How to Talk to Mean Voices

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How to Talk to Mean Voices | In the last episode, we discussed the importance of compassionate self-talk.  So, what do we do with that pesky self-commentary that can be mean or discouraging?  Should I ignore it and think happy thoughts? | #MargaretVasquezs #GrowingVirtue #ModelofHonesty #Friends #GrowingCharitytoUprootGreed #UprootGreed #GrowingCharity #TipsforConnection #GreaterPeaceJoyandfreedom #Joyfreedom #MargaretVasquezs #GrowingVirtue #ModelofHonesty #Friends #GrowingCharitytoUprootGreed #UprootGreed #GrowingCharity #TipsforConnection #GreaterPeaceJoyandfreedom #TheStruggleisReal! #HowtoTalktoMeanVoicesHow to Talk to Mean Voices

In the last episode, we discussed the importance of compassionate self-talk.  So, what do we do with that pesky self-commentary that can be mean or discouraging?  Should I ignore it and think happy thoughts?  NO!  That voice will fester like a splinter, getting more painful.  Ignoring it won’t solve things and may exacerbate the situation.

Have you ever been around a toddler and seen how they are when they are ignored?  They get louder.  They can be quite resolute in their dedication to being heard.  It’s amazing, though it can be annoying to witness such motivation and determination.  Frequently, the need they’re trying to express can be simple and when they know they’ve been heard compassionately, it moves toward the situation being resolved.  They may not necessarily like not getting their way, but when they know they’re safe, heard, and presented with an alternate plan, they can begin to align themselves with it.  Contrast that with when they are ignored and the unnecessary intensity and drama that can take place.  Ultimately, a peaceful resolution still requires them to be acknowledged and addressed compassionately.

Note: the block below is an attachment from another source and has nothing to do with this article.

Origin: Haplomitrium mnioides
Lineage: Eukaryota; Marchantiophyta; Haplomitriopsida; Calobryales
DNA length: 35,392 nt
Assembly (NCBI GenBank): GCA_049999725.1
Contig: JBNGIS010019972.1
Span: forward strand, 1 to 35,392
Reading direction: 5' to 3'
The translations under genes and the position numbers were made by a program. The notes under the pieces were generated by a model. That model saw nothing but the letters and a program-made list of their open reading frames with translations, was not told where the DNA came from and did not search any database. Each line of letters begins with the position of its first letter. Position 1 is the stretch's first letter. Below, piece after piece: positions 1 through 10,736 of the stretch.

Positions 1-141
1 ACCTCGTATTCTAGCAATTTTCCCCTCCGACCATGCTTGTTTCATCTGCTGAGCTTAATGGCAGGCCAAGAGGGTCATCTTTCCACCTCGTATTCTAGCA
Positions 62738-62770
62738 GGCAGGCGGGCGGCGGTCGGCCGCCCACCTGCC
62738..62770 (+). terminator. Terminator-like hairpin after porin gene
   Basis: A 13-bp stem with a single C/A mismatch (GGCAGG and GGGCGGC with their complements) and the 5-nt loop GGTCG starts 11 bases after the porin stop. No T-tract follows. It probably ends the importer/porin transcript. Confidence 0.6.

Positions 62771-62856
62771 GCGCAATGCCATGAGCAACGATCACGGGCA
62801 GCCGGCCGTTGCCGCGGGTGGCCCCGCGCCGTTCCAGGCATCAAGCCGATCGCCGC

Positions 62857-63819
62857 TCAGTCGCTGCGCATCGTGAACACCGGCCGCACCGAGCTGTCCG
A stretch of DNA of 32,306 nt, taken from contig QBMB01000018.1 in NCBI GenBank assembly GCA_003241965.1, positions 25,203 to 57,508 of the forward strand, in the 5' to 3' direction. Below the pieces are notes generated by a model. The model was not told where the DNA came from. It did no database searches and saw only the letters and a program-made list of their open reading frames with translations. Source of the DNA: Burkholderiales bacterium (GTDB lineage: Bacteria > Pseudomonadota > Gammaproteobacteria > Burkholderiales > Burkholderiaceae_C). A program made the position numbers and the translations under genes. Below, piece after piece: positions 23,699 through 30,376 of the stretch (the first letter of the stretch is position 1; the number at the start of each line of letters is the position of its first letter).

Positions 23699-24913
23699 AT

For this reason, when we have a negative commentary about ourselves going on in our minds, the best course of action is, yet again, compassion!  That’s right.  Stay consistently in that compassionate mode if the thought is that I did something stupid or that it was ridiculous for me to forget something; that is just an emotion I am experiencing.  There is still the ‘I’ of me that can respond to that emotion compassionately.  Why would I do such a thing?  Well, because the Lord tells me to love myself.  Also, that emotion is coming out of a misguided desire to help me do better in the future.  Being put down, beat up, and demoralized by myself won’t accomplish that desire any more than a loud and angry coach will motivate a little league baseball team to want to keep playing their best.

When those self-destructive emotions go through my mind, I can speak to that part to thank it for working so hard and acknowledging that it is trying to be helpful.  Then, I can let it know that I – the compassionate me – am taking care of the situation.  I can ask it if it would be willing to let me handle things with compassion and see how it goes.  You may be surprised how willing it is to try it in a new and loving way.

Denial is never a good plan.  Instead, remain compassionate.  Love casts out fear way better than intimidation does, and everyone does better when they are loved.

May the Lord give you His peace that surpasses all understanding!

Margaret

 

 

 

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